Face-to-face bullying still more common than online bullying among teens


Bianca Wordley
In one of the biggest studies of its kind, researchers have discovered that while cyberbullying is a problem, the incidence of face-to-face bullying is still more prevalent in schools.

Researchers from the University of Oxford studied the results of confidential questionnaires from 110,000 15-year-olds across England.
And they discovered that less than 1 percent reported only being bullied online regularly, while more than 1 in 4 (27 per cent) reported only being bullied via face-to-face methods.
It also found that of those bullied online, 9 out 10 were also bullied face-to-face, suggesting that cyberbullying was an additional tactic used by bullies, and that both forms must be tackled simultaneously.
“Despite common perceptions and the growth of the online world for teenagers, our study finds that cyberbullying, on its own, is relatively rare, with face-to-face bullying remaining the most common among teenagers,” lead author Dr Andrew Przybylski, from the University of Oxford, said.
“Cyberbullying is best understood as a new avenue to victimise those already being bullied in traditional ways, rather than pick on new victims.”
Cyberbullying includes repeated personal attacks via text messages, emails, websites, social media and instant messaging. While face-to-face bullying included name-calling, being teased or excluded, being physically or verbally attacked, being made fun of for your weight or sexuality and having rumours and lies spread about you.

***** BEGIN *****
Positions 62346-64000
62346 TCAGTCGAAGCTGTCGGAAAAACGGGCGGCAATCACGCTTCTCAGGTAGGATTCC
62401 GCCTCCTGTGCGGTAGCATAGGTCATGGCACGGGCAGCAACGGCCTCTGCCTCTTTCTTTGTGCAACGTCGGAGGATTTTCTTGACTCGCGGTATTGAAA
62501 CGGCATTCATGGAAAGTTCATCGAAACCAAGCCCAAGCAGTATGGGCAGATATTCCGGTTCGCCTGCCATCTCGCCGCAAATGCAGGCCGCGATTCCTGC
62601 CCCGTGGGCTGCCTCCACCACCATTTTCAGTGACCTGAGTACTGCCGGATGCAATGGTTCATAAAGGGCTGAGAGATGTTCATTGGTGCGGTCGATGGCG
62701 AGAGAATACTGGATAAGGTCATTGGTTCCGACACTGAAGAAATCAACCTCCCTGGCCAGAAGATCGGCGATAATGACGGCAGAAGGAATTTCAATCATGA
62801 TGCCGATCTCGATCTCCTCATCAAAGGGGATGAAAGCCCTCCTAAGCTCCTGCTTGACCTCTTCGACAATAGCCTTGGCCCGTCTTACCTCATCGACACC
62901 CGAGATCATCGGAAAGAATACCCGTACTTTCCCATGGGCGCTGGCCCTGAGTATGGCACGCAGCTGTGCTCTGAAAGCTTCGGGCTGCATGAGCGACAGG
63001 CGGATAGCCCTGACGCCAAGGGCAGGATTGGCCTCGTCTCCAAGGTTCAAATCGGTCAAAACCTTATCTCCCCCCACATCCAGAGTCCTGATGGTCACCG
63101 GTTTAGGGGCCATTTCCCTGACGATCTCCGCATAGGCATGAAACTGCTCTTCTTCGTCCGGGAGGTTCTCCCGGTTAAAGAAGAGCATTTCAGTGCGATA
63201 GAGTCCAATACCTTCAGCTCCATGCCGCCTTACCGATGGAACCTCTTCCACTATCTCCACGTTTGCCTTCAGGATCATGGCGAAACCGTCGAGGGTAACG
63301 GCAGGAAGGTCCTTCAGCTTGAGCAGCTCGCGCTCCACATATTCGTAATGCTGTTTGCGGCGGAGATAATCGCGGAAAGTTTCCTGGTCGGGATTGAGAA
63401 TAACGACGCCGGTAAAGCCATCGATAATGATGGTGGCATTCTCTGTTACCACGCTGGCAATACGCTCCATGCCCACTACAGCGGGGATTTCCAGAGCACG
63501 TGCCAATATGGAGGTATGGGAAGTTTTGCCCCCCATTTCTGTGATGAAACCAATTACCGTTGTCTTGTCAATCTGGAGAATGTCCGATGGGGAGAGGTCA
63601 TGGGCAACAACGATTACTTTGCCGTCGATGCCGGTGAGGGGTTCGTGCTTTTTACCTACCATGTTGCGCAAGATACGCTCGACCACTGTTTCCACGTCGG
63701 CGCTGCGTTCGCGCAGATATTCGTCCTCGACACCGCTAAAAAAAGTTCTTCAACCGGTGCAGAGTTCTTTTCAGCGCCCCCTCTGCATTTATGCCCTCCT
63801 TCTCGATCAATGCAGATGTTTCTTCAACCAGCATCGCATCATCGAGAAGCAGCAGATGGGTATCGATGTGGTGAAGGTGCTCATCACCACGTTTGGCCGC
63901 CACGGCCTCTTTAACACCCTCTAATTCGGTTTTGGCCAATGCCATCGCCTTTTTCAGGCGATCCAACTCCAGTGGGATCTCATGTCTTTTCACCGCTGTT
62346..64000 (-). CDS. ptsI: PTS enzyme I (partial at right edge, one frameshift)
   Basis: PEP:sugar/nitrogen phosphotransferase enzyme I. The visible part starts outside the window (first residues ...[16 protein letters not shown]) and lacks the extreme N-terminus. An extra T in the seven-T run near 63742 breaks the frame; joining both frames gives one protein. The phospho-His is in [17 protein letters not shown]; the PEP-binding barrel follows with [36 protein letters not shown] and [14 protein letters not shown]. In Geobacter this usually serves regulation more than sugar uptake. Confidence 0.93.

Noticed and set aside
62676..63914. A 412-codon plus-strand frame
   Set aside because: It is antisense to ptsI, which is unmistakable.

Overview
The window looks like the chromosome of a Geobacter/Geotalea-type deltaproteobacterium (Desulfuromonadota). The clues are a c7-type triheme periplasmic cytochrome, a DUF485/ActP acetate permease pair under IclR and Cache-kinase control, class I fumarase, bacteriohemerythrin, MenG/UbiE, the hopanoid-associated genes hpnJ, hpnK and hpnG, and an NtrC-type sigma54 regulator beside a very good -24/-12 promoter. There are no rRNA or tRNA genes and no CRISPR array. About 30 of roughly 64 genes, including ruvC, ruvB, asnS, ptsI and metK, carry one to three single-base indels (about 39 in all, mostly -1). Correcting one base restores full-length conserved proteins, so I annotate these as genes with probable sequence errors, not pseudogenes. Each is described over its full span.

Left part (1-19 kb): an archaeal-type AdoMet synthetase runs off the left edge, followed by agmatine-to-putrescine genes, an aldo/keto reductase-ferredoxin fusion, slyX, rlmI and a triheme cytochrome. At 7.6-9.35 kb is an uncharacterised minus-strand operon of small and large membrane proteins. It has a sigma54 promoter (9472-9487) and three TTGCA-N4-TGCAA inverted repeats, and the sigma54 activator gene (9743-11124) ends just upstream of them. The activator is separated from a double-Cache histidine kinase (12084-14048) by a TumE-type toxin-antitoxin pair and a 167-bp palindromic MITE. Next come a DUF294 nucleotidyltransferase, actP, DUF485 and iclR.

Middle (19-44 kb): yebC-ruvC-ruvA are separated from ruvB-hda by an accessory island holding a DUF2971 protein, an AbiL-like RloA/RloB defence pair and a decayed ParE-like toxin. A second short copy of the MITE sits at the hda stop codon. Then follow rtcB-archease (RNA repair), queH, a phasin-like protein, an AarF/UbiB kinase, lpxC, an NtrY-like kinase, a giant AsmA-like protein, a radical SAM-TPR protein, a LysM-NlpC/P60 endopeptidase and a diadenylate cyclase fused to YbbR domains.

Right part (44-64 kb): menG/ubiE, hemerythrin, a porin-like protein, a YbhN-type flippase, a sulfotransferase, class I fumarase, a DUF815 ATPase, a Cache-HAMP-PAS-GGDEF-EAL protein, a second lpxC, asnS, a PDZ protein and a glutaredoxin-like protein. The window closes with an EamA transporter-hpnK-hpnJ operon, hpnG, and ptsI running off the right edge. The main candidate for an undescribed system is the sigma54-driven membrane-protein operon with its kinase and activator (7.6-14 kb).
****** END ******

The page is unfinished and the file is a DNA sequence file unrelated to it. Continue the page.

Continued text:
The respondents were asked to rate how often they were bullied over a two month period, with at least two times or more being regarded as regular bullying.
Nearly a third (30 percent or 33,363 teens) of the respondents reported some form of regular bullying – one in three girls and one in four boys.
Combing the number of bullying incidents from teenagers who faced frequent online, traditional or both types of bullying, the most common form of bullying was teasing or name-calling (12 per cent) and having false rumours spread about them (9 per cent). The least common forms of bullying were physical and cyberbullying both at 2 per cent of respondents. While 2 per cent reported being sent mean messages online or having pictures taken and shared online without their consent.
With bullying shown to impact negatively on teenagers’ mental wellbeing and life satisfaction, the researchers have called on schools to urgently tackle all forms of bullying.
“Bullying is a major public health problem, and our findings support the urgent need for interventions that target both forms of bullying in adolescence,” co-author Lucy Bowes, from the University of Oxford, said.
“Initiatives that will help teenagers become resilient in everyday and online contexts will be important if we are to help them overcome the negative mental health impacts bullying may have, such as increased risk of poor mental health and lower life satisfaction.”
The findings were published in The Lancet Child and Adolescent Health journal.


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